0370 270 6000

already registered?

Please sign in with your existing account details.

need to register?

Register to access exclusive content, sign up to receive our updates and personalise your experience on brownejacobson.com.

Privacy statement - Terms and conditions

Pease v Carter and another [2020] EWCA Civ 176

7 April 2020

An error in a statutory notice served under section 8 of the Housing Act 1988 was saved by the application of the ‘Mannai’ principle.

Facts

A landlord (L) served a notice on his tenants (T) under section 8 of the Housing Act 1988 (the 1988 Act) giving notice of proceedings for possession. Under section 8, the earliest date for when proceedings may begin must be specified in the notice and this cannot be earlier than two weeks from the date the notice is served.

The notice was given on 7 November 2018 but mistakenly said that court proceeding would not begin before 26 November 2017.

The County Court determined that L’s defective notice could not be saved by applying the reasonable recipient test in Mannai Investment Co Ltd v Eagle Star Life Assurance Co Ltd [1997] UKHL 19 (the Mannai principle). Under the Mannai principle, minor defects in a notice will not invalidate the notice if the reasonable recipient, with knowledge of the factual and contextual background, would not be misled by the error.

Issue

Did the Mannai principle apply to save L’s defective notice?

Decision

L’s notice should be construed in accordance with the Mannai principle. In this case, given that the covering letter with the notice had referred to the correct date, the reasonable recipient would appreciate that L had intended to say that proceedings would not be commenced before 26 November 2018 and had simply made an obvious error in his notice. The notice was therefore valid.

Point to note/consider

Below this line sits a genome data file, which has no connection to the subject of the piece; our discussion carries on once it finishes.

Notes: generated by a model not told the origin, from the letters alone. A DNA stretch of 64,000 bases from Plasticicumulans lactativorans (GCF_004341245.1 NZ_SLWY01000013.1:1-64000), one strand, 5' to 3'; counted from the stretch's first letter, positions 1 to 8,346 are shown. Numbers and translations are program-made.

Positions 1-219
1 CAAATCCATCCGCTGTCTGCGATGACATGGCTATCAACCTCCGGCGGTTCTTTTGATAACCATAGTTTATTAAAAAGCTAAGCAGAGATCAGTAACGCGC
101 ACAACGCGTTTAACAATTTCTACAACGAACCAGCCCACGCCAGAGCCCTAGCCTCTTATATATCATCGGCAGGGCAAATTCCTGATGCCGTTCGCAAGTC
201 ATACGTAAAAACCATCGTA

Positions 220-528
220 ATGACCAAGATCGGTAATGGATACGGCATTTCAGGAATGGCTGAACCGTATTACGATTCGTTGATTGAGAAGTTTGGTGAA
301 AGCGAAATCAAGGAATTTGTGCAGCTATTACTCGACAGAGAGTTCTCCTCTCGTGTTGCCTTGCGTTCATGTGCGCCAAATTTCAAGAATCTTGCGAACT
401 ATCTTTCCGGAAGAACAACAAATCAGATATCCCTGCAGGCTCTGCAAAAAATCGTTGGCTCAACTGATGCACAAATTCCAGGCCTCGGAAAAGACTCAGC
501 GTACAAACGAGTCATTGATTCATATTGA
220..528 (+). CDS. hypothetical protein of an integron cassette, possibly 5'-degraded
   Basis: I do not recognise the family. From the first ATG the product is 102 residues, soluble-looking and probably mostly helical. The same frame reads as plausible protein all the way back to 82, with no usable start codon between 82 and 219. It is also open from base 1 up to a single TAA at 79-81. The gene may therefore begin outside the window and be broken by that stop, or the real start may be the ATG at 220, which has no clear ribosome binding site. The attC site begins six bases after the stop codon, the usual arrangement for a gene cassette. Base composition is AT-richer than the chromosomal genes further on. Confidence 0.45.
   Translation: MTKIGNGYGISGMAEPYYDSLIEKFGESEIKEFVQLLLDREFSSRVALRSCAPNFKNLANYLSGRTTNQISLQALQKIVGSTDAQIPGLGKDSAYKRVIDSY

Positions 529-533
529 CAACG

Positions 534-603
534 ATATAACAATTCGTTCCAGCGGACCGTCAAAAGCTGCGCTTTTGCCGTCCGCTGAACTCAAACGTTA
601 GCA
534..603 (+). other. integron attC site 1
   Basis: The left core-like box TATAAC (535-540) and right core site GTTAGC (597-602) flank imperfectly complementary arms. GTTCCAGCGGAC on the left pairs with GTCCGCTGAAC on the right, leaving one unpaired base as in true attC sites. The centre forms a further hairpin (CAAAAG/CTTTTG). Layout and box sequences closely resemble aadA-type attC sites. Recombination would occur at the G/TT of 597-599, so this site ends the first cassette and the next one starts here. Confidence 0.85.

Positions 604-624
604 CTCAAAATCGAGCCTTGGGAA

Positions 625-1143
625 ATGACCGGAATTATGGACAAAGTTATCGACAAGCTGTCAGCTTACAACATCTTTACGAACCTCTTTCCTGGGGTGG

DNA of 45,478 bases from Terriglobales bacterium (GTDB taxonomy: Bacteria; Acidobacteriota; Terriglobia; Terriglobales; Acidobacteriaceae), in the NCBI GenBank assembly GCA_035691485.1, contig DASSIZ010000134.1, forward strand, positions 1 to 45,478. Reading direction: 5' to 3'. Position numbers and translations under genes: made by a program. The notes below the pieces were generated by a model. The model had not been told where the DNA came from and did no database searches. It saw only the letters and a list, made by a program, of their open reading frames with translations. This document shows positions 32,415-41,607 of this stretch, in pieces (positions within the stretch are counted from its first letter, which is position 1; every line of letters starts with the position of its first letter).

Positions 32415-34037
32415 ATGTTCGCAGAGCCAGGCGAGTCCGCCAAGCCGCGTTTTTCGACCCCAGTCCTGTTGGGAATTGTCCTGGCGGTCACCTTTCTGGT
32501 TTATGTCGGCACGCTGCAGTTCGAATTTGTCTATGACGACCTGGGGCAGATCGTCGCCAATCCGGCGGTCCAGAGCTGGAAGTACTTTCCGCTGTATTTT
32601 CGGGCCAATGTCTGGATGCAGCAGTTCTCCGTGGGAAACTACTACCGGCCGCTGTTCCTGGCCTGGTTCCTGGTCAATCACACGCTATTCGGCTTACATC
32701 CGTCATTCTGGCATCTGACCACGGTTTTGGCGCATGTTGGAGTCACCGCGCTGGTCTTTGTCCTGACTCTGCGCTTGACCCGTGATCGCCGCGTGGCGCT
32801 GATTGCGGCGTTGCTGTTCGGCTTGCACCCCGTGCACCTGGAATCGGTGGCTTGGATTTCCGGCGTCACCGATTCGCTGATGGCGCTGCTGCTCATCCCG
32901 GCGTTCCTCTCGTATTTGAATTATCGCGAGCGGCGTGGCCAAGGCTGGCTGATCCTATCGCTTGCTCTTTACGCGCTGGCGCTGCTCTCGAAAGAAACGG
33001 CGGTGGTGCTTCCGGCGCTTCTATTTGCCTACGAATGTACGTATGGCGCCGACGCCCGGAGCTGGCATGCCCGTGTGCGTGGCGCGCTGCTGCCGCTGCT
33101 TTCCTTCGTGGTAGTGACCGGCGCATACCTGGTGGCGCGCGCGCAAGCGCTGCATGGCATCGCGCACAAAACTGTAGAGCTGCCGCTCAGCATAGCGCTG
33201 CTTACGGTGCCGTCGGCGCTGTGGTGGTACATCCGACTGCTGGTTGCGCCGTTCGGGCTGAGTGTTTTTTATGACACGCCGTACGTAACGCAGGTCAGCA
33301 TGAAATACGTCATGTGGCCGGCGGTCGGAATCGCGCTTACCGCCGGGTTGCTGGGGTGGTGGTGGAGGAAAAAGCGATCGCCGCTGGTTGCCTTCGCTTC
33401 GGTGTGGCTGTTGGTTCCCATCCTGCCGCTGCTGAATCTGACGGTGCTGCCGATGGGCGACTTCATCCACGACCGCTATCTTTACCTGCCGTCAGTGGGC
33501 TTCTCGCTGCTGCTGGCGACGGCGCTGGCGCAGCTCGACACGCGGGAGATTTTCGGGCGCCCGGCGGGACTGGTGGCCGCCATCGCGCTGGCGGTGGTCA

Whilst the Mannai case related to a defective contractual notice (a break notice), there is authority that the principle can be extended to statutory notices. However, that will only be the case if the notice complies with the strict requirements of the relevant statutory provision. That was the basis on which the Court of Appeal was able to distinguish this case from an earlier 2003 case which had held that the Mannai principle did not apply to a notice served under the 1988 Act. In that 2003 case, the notice given had to specify as a date for possession the last day of a period of the tenancy and had got that date wrong (the notice required possession on 4 January 2003, whereas the last day of the period was 3 January).

In this case, a reasonable recipient would not construe the notice as it read because the date specified was an impossibility and inconsistent with covering correspondence. The Mannai principle could correct the notice and the notice would then comply with the relevant statutory requirement.

focus on...

Legal updates

Electronic signatures in conveyancing

On 9 July the Land Registry published draft guidance setting out the basis on which it will accept for registration transfers (and certain other deeds) that have been signed electronically.

View

Legal updates

Duval v 11-13 Randolph Crescent Ltd [2020] UKSC 18

A landlord in a block of flats breached a mutual enforcement obligation by licensing one flat tenant to carry out alterations where there was an absolute prohibition against those alterations.

View

Legal updates

Dreams Ltd v Pavilion Property Trustees Ltd and another [2020] EWHC 1169 (Ch)

Whilst a failure by a tenant to pay damages for dilapidations was not a condition of completion of an agreement to surrender a lease, a failure by the tenant to deliver vacant possession was.

View

Legal updates

Cardtronics UK Ltd and others v Sykes and others (Valuation Officers) [2020] UKSC 21

The Supreme Court has upheld the Court of Appeal’s decision that the sites of ATMs both inside and outside of shops should not be separately assessed for business rates.

View

The content on this page is provided for the purposes of general interest and information. It contains only brief summaries of aspects of the subject matter and does not provide comprehensive statements of the law. It does not constitute legal advice and does not provide a substitute for it.

David Harris

David Harris

Professional Development Lawyer

View profile

mailing list sign up



Select which mailings you would like to receive from us.

Sign up